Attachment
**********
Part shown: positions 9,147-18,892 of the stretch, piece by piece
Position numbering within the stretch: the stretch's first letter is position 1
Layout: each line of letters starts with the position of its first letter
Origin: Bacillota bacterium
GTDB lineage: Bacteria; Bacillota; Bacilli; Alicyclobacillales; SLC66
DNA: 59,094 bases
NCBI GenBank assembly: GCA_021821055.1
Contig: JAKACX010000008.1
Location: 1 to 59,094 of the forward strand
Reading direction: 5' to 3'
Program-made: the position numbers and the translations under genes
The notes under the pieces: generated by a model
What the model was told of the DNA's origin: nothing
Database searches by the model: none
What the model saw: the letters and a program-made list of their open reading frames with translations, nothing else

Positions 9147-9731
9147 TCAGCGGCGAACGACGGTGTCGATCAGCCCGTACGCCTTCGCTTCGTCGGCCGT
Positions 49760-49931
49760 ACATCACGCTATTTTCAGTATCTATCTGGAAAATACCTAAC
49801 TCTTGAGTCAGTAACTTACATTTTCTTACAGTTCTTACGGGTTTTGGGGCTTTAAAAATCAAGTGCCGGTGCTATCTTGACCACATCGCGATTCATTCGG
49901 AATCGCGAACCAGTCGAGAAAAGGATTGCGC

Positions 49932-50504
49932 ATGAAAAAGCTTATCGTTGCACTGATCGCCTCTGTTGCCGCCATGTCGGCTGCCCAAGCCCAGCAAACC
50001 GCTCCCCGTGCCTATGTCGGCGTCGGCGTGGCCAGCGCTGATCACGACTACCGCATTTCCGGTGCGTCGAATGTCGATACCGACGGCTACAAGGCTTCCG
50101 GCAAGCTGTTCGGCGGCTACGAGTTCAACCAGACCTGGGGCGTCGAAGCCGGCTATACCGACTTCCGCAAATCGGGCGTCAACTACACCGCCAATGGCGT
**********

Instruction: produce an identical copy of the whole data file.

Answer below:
Part shown: positions 9,147-18,892 of the stretch, piece by piece
Position numbering within the stretch: the stretch's first letter is position 1
Layout: each line of letters starts with the position of its first letter
Origin: Bacillota bacterium
GTDB lineage: Bacteria; Bacillota; Bacilli; Alicyclobacillales; SLC66
DNA: 59,094 bases
NCBI GenBank assembly: GCA_021821055.1
Contig: JAKACX010000008.1
Location: 1 to 59,094 of the forward strand
Reading direction: 5' to 3'
Program-made: the position numbers and the translations under genes
The notes under the pieces: generated by a model
What the model was told of the DNA's origin: nothing
Database searches by the model: none
What the model saw: the letters and a program-made list of their open reading frames with translations, nothing else

Positions 9147-9731
9147 TCAGCGGCGAACGACGGTGTCGATCAGCCCGTACGCCTTCGCTTCGTCGGCCGT
Positions 49760-49931
49760 ACATCACGCTATTTTCAGTATCTATCTGGAAAATACCTAAC
49801 TCTTGAGTCAGTAACTTACATTTTCTTACAGTTCTTACGGGTTTTGGGGCTTTAAAAATCAAGTGCCGGTGCTATCTTGACCACATCGCGATTCATTCGG
49901 AATCGCGAACCAGTCGAGAAAAGGATTGCGC

Positions 49932-50504
49932 ATGAAAAAGCTTATCGTTGCACTGATCGCCTCTGTTGCCGCCATGTCGGCTGCCCAAGCCCAGCAAACC
50001 GCTCCCCGTGCCTATGTCGGCGTCGGCGTGGCCAGCGCTGATCACGACTACCGCATTTCCGGTGCGTCGAATGTCGATACCGACGGCTACAAGGCTTCCG
50101 GCAAGCTGTTCGGCGGCTACGAGTTCAACCAGACCTGGGGCGTCGAAGCCGGCTATACCGACTTCCGCAAATCGGGCGTCAACTACACCGCCAATGGCGT